I want to give gifts that stun. That make your heart catch in your throat, and tears come to your eyes. That sting, that salty taste you get because you’re choking on them? That’s the impact that I’m looking for when I try to show you how deeply I care for you, about you and where you spend eternity.

 That’s  not such a bad thing, is it?  Then why do we let the daily time-wasting routine moments get in the way and steal most of our time?  I want to skip most of that stuff, and concentrate on what is essentially the real me.  To concentrate the time I have left in accomplishing the most important things.  Now the only challenge is to just figure out how.

 

 

You Make My Heart Smile

Brittanys-Eyes_edited-1I’m learning things from an intelligent and candid young woman.  She is amazingly beautiful to look at, untarnished, unconscious of how truly stunning she is.  Yet what I continue to observe is how radiant she is—how exquisite she is on the inside.  And she’s so young!!  Not yet battered by what the world will send her way, she is already so wise and so caring.

What I have learned from her most recently is the vision she has.  The discernment.  She looks at a large, lumbering, sometimes silly young man and sees so much promise, so much capability—and truly her knight in shining armor.  He is a brilliantly independent thinker, ready with his opinions, outspoken, yet wise beyond his years—so she’s not mistaken.  Just very young to have spotted this ambitious young soul and know without a shadow of a doubt that he’s the man for her.   I’ve loved seeing how her growing love for him has completely grounded him.  What an impact—and I don’t believe she knows that her love for him is the catalyst.

Let me share with you a few comments she has made about him:

They met a couple of years ago, during high school.  And only a few months into their relationship, she listed this poem beside his photo:  “Say farewell to the dark night, I see the coming of the sun. I feel like a little child whose life has just begun, you came and breathed new life into this lonely heart of mine” (Back at One, by Brian McKnight)

Then a few months later: “When a girl is in love you can see it in her smile.  When a guy is in love you can see it in his eyes.”  If you could see the photo she posted with this comment, you would totally understand.

She has been through all sorts of escapades with him, some adventurous, some calamitous and yet she comes up with this statement that’s way beyond her years:  “Enjoy the little things, for one day you may look back and realize they were the big things.”

Her continual gratitude for him and what he means to her is a gift in itself:  “You make my heart smile.”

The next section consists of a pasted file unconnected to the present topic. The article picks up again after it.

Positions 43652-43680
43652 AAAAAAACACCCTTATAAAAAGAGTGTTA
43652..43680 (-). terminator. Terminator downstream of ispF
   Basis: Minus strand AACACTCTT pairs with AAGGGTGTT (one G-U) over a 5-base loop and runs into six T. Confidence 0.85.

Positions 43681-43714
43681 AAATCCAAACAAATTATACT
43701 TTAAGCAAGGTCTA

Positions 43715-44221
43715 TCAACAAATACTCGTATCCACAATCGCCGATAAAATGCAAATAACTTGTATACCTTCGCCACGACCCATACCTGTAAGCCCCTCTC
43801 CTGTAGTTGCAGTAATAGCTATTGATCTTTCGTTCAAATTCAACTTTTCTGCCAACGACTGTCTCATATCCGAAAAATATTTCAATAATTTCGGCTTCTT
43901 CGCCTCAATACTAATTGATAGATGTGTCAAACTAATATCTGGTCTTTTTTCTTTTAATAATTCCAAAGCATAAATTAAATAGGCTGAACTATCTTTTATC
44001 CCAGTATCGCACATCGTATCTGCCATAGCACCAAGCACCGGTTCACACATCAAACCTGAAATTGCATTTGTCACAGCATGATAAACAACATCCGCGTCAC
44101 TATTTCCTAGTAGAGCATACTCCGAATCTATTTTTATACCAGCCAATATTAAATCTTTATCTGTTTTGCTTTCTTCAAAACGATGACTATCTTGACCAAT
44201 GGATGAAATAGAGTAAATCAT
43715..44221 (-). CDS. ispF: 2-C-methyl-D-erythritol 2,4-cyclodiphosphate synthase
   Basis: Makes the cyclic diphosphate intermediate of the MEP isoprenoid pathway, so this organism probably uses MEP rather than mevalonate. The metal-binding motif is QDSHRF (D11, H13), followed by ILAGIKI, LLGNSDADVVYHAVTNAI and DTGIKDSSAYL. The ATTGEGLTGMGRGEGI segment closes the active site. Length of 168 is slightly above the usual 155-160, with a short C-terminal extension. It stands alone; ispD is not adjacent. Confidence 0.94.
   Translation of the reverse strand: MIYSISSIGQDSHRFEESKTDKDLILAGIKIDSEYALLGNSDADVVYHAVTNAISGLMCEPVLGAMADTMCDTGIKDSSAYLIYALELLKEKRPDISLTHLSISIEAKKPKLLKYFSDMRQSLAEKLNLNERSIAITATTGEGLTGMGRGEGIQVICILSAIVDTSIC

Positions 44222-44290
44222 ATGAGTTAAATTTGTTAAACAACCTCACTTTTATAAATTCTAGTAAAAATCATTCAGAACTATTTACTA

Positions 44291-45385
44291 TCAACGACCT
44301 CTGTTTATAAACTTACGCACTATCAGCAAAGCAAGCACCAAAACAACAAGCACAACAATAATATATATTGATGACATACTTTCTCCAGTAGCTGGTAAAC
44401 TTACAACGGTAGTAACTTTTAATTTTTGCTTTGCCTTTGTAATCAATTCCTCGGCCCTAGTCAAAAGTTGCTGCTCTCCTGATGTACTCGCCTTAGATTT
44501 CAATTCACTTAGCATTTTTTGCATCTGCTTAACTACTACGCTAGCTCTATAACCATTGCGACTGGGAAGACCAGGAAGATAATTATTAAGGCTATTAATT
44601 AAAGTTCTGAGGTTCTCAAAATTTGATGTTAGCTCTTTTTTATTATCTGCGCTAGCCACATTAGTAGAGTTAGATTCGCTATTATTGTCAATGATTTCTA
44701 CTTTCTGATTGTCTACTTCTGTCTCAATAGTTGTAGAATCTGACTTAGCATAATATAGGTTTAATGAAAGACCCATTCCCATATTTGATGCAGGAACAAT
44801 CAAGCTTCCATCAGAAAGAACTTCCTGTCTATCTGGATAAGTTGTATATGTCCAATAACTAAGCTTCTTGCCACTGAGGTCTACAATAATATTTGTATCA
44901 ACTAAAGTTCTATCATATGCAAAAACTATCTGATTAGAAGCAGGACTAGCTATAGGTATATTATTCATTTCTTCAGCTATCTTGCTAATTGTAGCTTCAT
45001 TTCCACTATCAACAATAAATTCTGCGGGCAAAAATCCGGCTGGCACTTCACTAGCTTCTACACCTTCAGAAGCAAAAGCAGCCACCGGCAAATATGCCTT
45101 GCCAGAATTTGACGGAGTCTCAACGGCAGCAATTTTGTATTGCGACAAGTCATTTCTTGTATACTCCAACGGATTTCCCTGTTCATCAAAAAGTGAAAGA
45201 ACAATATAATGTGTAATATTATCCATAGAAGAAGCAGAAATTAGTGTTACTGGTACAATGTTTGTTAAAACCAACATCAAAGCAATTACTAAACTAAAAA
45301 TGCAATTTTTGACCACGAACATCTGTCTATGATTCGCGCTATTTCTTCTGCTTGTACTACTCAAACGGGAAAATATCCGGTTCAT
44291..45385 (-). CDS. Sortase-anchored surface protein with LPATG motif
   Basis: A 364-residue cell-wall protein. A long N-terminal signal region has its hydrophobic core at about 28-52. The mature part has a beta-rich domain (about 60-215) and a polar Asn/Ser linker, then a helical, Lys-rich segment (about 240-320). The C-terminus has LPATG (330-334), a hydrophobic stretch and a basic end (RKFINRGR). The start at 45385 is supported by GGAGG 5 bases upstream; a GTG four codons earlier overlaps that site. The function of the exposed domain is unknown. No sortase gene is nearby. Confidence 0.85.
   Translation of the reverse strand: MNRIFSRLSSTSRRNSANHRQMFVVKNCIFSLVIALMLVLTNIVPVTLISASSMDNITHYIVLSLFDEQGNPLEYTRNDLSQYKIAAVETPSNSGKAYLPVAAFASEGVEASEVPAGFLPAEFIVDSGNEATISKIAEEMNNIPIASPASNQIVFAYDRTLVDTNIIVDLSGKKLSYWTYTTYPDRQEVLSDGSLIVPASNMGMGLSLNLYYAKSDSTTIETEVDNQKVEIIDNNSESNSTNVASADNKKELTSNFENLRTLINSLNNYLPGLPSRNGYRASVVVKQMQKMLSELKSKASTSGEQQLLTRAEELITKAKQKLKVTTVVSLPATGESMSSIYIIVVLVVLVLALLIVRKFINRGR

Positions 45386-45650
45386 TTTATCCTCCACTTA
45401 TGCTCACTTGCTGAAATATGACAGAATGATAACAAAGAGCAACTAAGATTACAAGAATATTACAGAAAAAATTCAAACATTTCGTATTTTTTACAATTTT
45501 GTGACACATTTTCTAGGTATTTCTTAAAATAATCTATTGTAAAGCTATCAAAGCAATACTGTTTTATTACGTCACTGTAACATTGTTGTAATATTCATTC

What a sweet, sweet spirit to see him as a gift for her:  “I must have done something right, to have you in my life.”

Beside a photo of the two of them relaxed, laid back and laughing themselves silly is the wise-beyond-her-years admission:  “Thank God I’ve finally found someone I can be my completely stupid self with and we still enjoy every second of it.”

And when he was trying to help her in an awkward private moment:  “Every girl deserves a guy who looks at her everyday like it’s the first time he saw her.”

This young woman will never have to fear her man being miles away and tempted by anyone:  “It’s not every day that you find someone who can put up with your bullshit. Hold on to them with all you have.”

And ultimately a worldly wise woman who knows how to tempt, how to entice, how to endear and “keep” (for lack of a better word) a man’s interest:  “A legal kiss is never as good as a stolen one.”

I wanted to share this portrait of a shrewd and truly perceptive woman’s approach to her relationship and her future in hopes that it will inspire you to do the same.  This world has sometimes fostered a lack of integrity; it encourages lassitude and an almost anarchist attitude toward life.  Yet I’ve learned that she is living proof that somewhere out there is another person who is meant to complete you; who will improve you just by being aware that you exist.

When You Can’t Sleep

INdian poster awake in someone elses dream

Legend says, when you can’t sleep, it’s because you’re awake in someone else’s dream.

I love this idea.  I spend lots of late evening and early morning “waking” hours wondering why I’m just not sleepy.  I may be truly wide awake; or sleep deprived, or even just bone-tired.  I gave up soft drinks, so rarely do I have caffeine.  But still sleep evades me.  I repeat the Scriptures to myself, especially “thou wilt keep him in perfect peace, whose mind is stayed on thee.”  And yes, I feel I’m IN perfect peace.  Just not perfect sleep.  I’ve become an old hand (especially this year) at mentally making a little list of my worries and handing them up to Him—and letting them go.  I know He’s in charge of me and mine anyway.